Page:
Skip to main content
The Pre Workout Muscle Building Shake

The Pre Workout Muscle Building Shake

Studies show to fuel the perfect gym session your pre workout shake needs to contain certain ingredients that will support endurance, increase strength and boost speed. Our Sports Scientist Ross Edgley looks at the specialist supplements you can put in your pre workout shake to fuel, quite possibly, your best workout ever.

Protein and Essential Amino Acids

Of course, no meal is complete without protein, as the building block of new muscle growth; protein is vital to maintaining a positive nitrogen balance necessary to stimulate maximum protein synthesis and increase muscle. But more importantly, a study conducted at the Medical Branch at the University of Texas discovered that protein synthesis was increased when Essential Amino Acids were taken ‘immediately before resistance exercise.’ (K. Tipton et al 2001) So try adding 25-35 grams of a good whey protein and 5 grams of Essential Amino Acids to form the basis of your pre workout shake.

Instant Oats

Before hitting the gym your shake needs to have some form of carbohydrates in there to fuel your workout, in fact research at the Exercise Physiology Laboratory at Ohio State University in Columbus showed that taking between ‘1.1 and 1.5 grams of liquid carbohydrate per kg of body mass, 60 minutes before exercise greatly improved athletic performance.’ (WM Sherman et al 1991.) Ideally these should be Low GI carbs like instant oats (Glycemic Index, 45-10) to ensure your body receives a steady release of energy throughout the gym session.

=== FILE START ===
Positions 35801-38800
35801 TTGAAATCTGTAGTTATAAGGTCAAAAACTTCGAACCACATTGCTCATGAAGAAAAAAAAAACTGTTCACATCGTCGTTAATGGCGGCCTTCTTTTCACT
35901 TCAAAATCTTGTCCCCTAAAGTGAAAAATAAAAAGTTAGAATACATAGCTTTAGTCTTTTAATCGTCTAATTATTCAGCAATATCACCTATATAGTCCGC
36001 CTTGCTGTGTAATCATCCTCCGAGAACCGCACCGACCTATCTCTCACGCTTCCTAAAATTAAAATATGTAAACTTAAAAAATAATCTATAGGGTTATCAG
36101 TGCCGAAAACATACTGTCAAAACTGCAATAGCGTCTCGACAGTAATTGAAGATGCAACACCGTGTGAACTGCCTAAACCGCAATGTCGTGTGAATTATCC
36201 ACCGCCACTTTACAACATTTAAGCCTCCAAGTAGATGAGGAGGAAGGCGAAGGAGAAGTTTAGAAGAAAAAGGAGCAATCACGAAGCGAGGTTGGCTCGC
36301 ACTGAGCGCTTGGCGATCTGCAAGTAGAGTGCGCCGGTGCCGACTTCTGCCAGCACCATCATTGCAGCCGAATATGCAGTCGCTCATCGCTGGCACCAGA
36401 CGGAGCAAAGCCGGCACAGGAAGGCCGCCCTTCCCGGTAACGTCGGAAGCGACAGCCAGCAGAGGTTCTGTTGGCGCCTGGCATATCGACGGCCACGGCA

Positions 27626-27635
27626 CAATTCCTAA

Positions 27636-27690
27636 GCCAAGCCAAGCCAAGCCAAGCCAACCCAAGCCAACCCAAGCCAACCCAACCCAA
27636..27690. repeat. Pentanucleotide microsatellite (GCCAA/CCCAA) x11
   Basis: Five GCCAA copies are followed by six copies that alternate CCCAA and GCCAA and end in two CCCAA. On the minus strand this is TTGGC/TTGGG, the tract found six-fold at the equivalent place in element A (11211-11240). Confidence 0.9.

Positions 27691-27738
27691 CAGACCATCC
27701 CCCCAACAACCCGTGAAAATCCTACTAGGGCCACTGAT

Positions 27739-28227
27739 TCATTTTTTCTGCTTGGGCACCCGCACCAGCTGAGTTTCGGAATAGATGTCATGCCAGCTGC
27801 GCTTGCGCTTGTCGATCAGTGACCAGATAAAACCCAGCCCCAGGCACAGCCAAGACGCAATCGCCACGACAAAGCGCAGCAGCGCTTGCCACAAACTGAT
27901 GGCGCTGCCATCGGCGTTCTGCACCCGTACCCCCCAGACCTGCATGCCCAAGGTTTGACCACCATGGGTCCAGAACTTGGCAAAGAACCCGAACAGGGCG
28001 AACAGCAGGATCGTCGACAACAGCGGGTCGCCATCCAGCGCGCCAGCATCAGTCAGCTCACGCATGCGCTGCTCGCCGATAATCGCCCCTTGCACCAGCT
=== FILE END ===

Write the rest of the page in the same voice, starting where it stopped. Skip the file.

Researchers at Yale University found that as little as 200 milligrams of caffeine before a workout can increase strength endurance. Experts believe it stimulates the production of the neuro transmitter beta-endorphin, which studies show can reduce pain and perceived fatigue, which can then in turn increase your strength endurance.  So try adding a very, very small teaspoon of this to your pre workout shake mix.

Beta Alanine

Next try adding 2 grams of the non-essential amino acid beta alanine in your shake, since studies shown it can increase the concentration of Carnosine in muscles which in turn can enable your muscles to work harder for longer whilst also preventing lactic acid build up during intense exercise, therefore reducing fatigue. One study in particular at the Department of Exercise Science and Health Promotion at Florida Atlantic University found that taking beta alanine before training enhanced endurance performance.


The subject of hundreds of studies, Creatine Monohydrate has been proven to help improve power, strength, muscle growth and reduce recovery time between intense bouts of exercise. More specifically, a study conducted at the Exercise & Sport Sciences Laboratory at The University of Memphis discovered that creatine supplementation before training promoted significantly ‘greater gains in fat/bone-free mass, upper extremity lifting volume, and sprint performance during resistance/agility training in well-trained collegiate football players.’

L Arginine